“Kingdom of Olives and Ash: Writers Confront the Occupation” is not an easy read for anyone who loves Israel. And that’s why Berkeley writers Ayelet Waldman and Michael Chabon organized and edited it — not because they are anti-Israel, they say, but because they want American Jews in particular to think deeply about an uncomfortable topic: Israel’s 50-year occupation of the West Bank and its impact on the Palestinians who live there.
Released just before the 50th anniversary of the Six-Day War, “Kingdom” is a collection of essays by Waldman, Chabon and 24 writers they invited to visit the West Bank over the course of 2016 to put pen to paper about what they experienced.
The Berkeley couple, along with a few fellow essayists, will speak about the book on Sunday, June 4 in Berkeley and Wednesday, June 7 in San Francisco. New Israel Fund CEO Daniel Sokatch will moderate both talks.
Some of the 24 invited writers had never been to Israel before; others live there. Some, like Pulitzer Prize-winning novelist Geraldine Brooks, Irish writer Colm Toibin and the Bay Area’s Dave Eggers, are well known. Others are not. Their essays are, for the most part, beautifully crafted and, to this reader, disturbing, for they describe lives that are circumscribed at every turn, filled with frustration, hopelessness and anger.
The book’s opening essay, Brooks’ “The Dovekeeper,” is a punch to the gut. It tells the true story of two Palestinian boys, ages 13 and 15, who decide one day to grab kitchen knives and go out to stab Jews. The horror of that day and its aftermath, and the author’s attempt to understand why it happened, is recounted in spare but precise prose. The boys’ East Jerusalem bedrooms are described, as is the incredible TV footage of the actual attack and the cries of the Israeli mother trying to save her young son’s life after he is stabbed.
This is one of the few essays to show the occupation’s effect on Israeli Jews. Most of the others focus almost exclusively on the Palestinian experience. That is by design.
“Some people say the book isn’t balanced,” said Waldman. “But this is a book about the occupation. We wanted to include different perspectives, but we were looking for insights into the occupation.”
The impetus for the book came from Waldman’s trip to Israel in 2014, to attend a writers’ conference. Neither Waldman, who was born in Israel, nor Chabon had been there since a visit they took in 1992 shortly after they met. For the next 22 years, the famously liberal couple “didn’t want to write or even think, in any kind of sustained way, about Israel and Palestine … about whose claims were more valid, whose suffering more bitter,” they write in the book’s introduction.
But on her 2014 visit, Waldman had a wonderful time in Tel Aviv, falling in love with the city and its people. She also met activists from Breaking the Silence, a group of former Israeli soldiers who speak out against the occupation. They took her to Hebron, where she met with Palestinians, including leaders of the nonviolent anti-occupation group Youth Against Settlements. (All proceeds from sales of this book will go to the two organizations.)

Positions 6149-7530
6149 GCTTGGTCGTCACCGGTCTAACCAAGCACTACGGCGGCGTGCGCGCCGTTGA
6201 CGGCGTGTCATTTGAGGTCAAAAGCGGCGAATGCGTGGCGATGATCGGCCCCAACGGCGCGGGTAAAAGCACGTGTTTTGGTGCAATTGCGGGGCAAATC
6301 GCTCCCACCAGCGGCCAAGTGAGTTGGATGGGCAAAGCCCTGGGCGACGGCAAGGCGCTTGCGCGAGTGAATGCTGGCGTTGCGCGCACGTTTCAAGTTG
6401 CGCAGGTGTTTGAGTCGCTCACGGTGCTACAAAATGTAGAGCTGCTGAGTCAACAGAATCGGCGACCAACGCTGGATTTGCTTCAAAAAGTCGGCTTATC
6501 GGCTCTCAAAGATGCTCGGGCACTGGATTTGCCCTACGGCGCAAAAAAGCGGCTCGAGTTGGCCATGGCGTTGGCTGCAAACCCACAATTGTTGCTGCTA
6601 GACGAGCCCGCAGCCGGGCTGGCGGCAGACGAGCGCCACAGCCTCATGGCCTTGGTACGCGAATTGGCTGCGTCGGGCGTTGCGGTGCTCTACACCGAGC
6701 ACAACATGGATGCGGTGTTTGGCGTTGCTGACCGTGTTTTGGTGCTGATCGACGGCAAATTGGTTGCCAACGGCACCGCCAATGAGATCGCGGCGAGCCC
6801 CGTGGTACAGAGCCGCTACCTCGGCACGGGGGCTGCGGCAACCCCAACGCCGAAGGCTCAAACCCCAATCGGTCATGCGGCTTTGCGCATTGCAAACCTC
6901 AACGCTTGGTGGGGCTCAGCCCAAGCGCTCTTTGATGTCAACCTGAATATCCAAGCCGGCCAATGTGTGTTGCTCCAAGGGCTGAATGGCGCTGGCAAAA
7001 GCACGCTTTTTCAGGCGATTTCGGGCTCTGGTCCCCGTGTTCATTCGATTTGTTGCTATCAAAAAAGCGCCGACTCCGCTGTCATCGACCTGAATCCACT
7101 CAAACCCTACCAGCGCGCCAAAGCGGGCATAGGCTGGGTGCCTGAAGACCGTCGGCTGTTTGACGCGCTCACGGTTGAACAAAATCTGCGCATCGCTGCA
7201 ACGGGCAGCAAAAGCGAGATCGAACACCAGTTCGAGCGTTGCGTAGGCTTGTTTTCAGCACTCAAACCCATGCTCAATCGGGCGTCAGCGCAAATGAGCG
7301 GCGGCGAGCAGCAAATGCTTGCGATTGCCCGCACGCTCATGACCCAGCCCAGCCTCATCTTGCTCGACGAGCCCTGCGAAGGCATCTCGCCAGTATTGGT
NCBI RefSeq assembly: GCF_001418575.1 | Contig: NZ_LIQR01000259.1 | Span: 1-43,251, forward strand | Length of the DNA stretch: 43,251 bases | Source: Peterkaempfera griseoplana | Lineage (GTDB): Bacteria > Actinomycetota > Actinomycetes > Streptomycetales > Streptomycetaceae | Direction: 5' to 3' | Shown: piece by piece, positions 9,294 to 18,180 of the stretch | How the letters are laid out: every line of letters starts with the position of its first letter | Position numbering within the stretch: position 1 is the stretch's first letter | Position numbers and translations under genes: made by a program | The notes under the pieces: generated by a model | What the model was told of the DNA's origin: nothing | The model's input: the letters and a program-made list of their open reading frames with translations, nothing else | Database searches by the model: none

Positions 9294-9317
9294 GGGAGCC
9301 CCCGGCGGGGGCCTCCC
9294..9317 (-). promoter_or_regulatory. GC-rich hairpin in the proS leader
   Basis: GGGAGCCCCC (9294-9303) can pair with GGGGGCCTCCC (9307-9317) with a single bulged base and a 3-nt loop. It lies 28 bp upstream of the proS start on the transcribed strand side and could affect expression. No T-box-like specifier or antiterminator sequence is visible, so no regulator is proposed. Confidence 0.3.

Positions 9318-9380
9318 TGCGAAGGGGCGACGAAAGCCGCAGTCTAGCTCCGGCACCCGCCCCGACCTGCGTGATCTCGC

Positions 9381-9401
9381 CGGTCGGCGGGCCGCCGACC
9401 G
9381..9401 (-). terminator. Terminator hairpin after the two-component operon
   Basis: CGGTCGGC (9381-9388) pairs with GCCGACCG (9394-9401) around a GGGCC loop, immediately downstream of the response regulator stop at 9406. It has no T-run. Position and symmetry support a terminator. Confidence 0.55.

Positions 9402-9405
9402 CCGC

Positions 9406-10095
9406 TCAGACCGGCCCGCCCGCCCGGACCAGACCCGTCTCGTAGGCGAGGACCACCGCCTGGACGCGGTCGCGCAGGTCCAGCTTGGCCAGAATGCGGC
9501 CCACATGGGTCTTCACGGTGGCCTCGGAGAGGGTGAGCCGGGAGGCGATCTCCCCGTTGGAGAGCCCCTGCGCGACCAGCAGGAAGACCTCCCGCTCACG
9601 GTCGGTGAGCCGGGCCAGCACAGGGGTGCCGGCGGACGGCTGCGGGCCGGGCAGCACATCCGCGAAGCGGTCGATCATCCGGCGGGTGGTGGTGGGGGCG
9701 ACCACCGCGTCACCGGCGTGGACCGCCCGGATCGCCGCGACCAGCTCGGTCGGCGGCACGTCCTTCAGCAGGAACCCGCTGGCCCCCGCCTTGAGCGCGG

The duality of those experiences hit her hard. If she felt so at home in Israel, if she felt it was her country, then, as she put it, she had to bear some responsibility for “the crimes and injustices perpetrated in the name of that home.” She and Chabon decided to harness the power of storytelling and solicit writers from around the world to engage in this difficult, complicated conversation.
The essays by Palestinian writers are the hardest on Israel. Fida Jiryis, born in an Arab village in the Galilee and now living in Ramallah, writes of the Negev and Galilee as “areas of Palestine that were attacked by Jewish militias in 1948 and subsequently became Israel,” without a word as to why those Jewish soldiers might have taken up arms at the time. But then we read how her mother died in an Israeli bombing of Beirut, and how she suffers covert and open discrimination from Israeli Jews on a daily basis — from shopping for clothes in a Haifa mall to sharing chitchat with co-workers in Karmiel.
In one of the book’s most telling lines, Jiryis writes, “As Palestinians — on whichever side of the Green Line we live — we spend every minute of our lives … paying for the fact that we are not Jewish.”
Said Waldman: “It’s important to understand the pain and not sugarcoat it,” adding that she and Chabon edited the essays very lightly. “Remember, these are [Palestinians] who are willing to participate in a book organized by Israelis.”
Added Chabon: “As difficult as it may be to read these essays, it’s nothing compared to standing on the street in Hebron, or in the [West Bank] village of Susiya. It’s a pale echo of what you see when you are there.”
The couple is touring with the book, speaking in New York, Washington, D.C., Boston and elsewhere, in addition to their Bay Area appearances. Chabon said the reception they’ve received from synagogues and JCCs has been “gratifying and telling, reflecting the opinion of most American Jews, that Israel is not perfect.”
For Waldman, working on this book was a moral imperative.
“The experience I had in Hebron could easily have made me say, ‘I’m never coming back here.’ But Tel Aviv is one of my favorite places. That’s why we did this book — the love I have for that city can’t exist without my taking a stand. If I’m going to love it that much, and in order for my children to know I’m Israeli, I have to do this.”
Chabon and Waldman will speak at 1:30 p.m. Sunday, June 4 at Freight & Salvage, 2020 Addison St., Berkeley and 7 p.m. Wednesday, June 7 at the JCCSF, 3200 California St. Their tour is sponsored by the New Israel Fund.